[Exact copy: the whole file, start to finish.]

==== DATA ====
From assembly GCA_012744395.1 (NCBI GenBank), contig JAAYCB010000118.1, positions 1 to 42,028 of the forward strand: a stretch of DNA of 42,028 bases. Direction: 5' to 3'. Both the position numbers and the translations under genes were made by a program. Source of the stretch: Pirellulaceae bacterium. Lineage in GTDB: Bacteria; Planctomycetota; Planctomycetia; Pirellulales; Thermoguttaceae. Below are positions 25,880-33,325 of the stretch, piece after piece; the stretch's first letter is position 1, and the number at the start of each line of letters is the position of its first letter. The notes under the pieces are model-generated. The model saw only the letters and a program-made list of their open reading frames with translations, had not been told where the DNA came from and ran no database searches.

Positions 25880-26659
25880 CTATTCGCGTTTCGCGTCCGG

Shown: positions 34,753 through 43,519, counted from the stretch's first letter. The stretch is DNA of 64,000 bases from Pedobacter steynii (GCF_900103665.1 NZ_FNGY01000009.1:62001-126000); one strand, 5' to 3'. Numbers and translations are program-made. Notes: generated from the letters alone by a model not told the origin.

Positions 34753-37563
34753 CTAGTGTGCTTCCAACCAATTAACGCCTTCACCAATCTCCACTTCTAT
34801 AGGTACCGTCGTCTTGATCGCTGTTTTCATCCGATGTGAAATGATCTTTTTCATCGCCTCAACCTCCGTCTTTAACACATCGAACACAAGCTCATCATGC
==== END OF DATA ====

From assembly GCA_012744395.1 (NCBI GenBank), contig JAAYCB010000118.1, positions 1 to 42,028 of the forward strand: a stretch of DNA of 42,028 bases. Direction: 5' to 3'. Both the position numbers and the translations under genes were made by a program. Source of the stretch: Pirellulaceae bacterium. Lineage in GTDB: Bacteria; Planctomycetota; Planctomycetia; Pirellulales; Thermoguttaceae. Below are positions 25,880-33,325 of the stretch, piece after piece; the stretch's first letter is position 1, and the number at the start of each line of letters is the position of its first letter. The notes under the pieces are model-generated. The model saw only the letters and a program-made list of their open reading frames with translations, had not been told where the DNA came from and ran no database searches.

Positions 25880-26659
25880 CTATTCGCGTTTCGCGTCCGG

Shown: positions 34,753 through 43,519, counted from the stretch's first letter. The stretch is DNA of 64,000 bases from Pedobacter steynii (GCF_900103665.1 NZ_FNGY01000009.1:62001-126000); one strand, 5' to 3'. Numbers and translations are program-made. Notes: generated from the letters alone by a model not told the origin.

Positions 34753-37563
34753 CTAGTGTGCTTCCAACCAATTAACGCCTTCACCAATCTCCACTTCTAT
34801 AGGTACCGTCGTCTTGATCGCTGTTTTCATCCGATGTGAAATGATCTTTTTCATCGCCTCAACCTCCGTCTTTAACACATCGAACACAAGCTCATCATGC